5 Laws of Success for Customer Loyalty Programs

Consultants Peppers and Rogers, other pioneers in this dynamic world of direct marketing and loyalty strategists, have encapsulated five laws for achieving real success in any customer loyalty program as reported last week by thewisemarketer.com.  We would go even beyond their focus of loyalty programs and reference their laws across all forms of 21st century marketing.

LAW 1 - Never waste an opportunity to gain insight about a customer...

We love this law because the suggestion is that the brand presents a choice of services or offers so that the choices a customer makes reveals something about them.  The whole idea is to figure out what motivates or influences a customer to make a purchase - or even more important what keeps a purchase from being made.

LAW 2 - An effective marketing program offers "modularity," enabling participants to mix and match its various aspects to their own preferences...

This can be difficult to implement without a very solid database and a complete understanding of the creative analytics that drive influencing factors.  But the idea is sound.  Our focus has been an offshoot if this law.  Our strategy is to deliver appropriate offers and messages based on our knowledge of each customer - their buying habits and their pattern shifts.

LAW 3 - Consumers want openness, and they want a service or program that works with other programs...

According to Peppers and Rogers, "The goal of a loyalty program is not to buy loyalty in the short run but to act on customer insights and deliver what each customer wants.  An even better goal would be to anticipate what each customer needs at any given time."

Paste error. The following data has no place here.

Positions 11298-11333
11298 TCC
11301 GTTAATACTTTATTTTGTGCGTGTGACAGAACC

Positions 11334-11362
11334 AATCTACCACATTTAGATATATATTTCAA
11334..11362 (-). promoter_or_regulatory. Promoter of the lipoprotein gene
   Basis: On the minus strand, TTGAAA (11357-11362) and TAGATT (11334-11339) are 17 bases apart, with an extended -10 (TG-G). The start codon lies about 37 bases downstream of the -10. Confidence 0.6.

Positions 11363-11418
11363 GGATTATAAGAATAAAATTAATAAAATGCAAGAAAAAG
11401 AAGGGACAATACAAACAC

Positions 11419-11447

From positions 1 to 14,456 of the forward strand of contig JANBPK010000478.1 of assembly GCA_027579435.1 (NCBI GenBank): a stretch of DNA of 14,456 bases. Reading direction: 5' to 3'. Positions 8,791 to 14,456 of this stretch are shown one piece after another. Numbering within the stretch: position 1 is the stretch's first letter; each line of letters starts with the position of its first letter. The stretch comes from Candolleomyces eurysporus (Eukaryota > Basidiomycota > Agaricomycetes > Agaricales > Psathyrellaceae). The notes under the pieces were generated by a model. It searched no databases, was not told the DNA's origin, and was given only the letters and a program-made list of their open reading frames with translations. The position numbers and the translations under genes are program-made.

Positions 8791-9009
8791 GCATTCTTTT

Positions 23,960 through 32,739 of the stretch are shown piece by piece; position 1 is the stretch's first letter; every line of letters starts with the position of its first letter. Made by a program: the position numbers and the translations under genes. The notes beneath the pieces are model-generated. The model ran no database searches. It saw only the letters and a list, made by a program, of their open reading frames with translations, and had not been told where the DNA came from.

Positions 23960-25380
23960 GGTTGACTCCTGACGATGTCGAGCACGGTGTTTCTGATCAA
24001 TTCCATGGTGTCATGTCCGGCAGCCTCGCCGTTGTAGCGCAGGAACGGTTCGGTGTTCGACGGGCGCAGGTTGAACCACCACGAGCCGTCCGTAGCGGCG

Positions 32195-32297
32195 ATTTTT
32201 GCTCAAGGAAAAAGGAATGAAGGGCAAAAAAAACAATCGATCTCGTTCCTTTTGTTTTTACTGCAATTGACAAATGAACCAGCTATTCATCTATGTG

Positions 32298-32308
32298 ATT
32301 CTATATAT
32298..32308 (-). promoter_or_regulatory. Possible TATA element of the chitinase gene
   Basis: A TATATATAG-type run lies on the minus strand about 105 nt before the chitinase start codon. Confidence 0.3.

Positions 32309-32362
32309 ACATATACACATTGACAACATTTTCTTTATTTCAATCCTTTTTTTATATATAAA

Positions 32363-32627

This is when my distinction between pure consultants and practitioners becomes evident.  They talk theory while we practice practicality.  Over the past several weeks, we have argued that no matter how much you know about a customer, you cannot accurately predict or anticipate future behavior.

Our marketing challenge rests on accepting Law 3 as an important element and then adapting its principle with the resources we have at hand.

LAW 4 - A loyalty program should be managed based on customers, not products...

We say your entire marketing program should be organized around your customers.  This is a keystone principle of our Sixth Star marketing strategy.  Last year, I quoted Bill Ford when he noted that Ford was building vehicles they could build, not build what the customers want.  Maybe that's why they posted a 27% sales decline in August.

Your programs and your organization should be organized in a way that they deliver a positive impact on customers' behaviors.  Product sales will follow.

LAW 5 - Above all else, stick to simplicity and integrity...

Is it okay to hug Ms. Rogers?  To quote the authors again, "A loyalty program with fewer rules and restrictions is more engaging to the customer than one with lots."

This is so simple and yet overlooked.  We learned a long time ago that simple is better and that when something gets in the way of simplicity, eliminate the barrier.

By Bart Foreman, Group3 Marketing www.group3marketing.com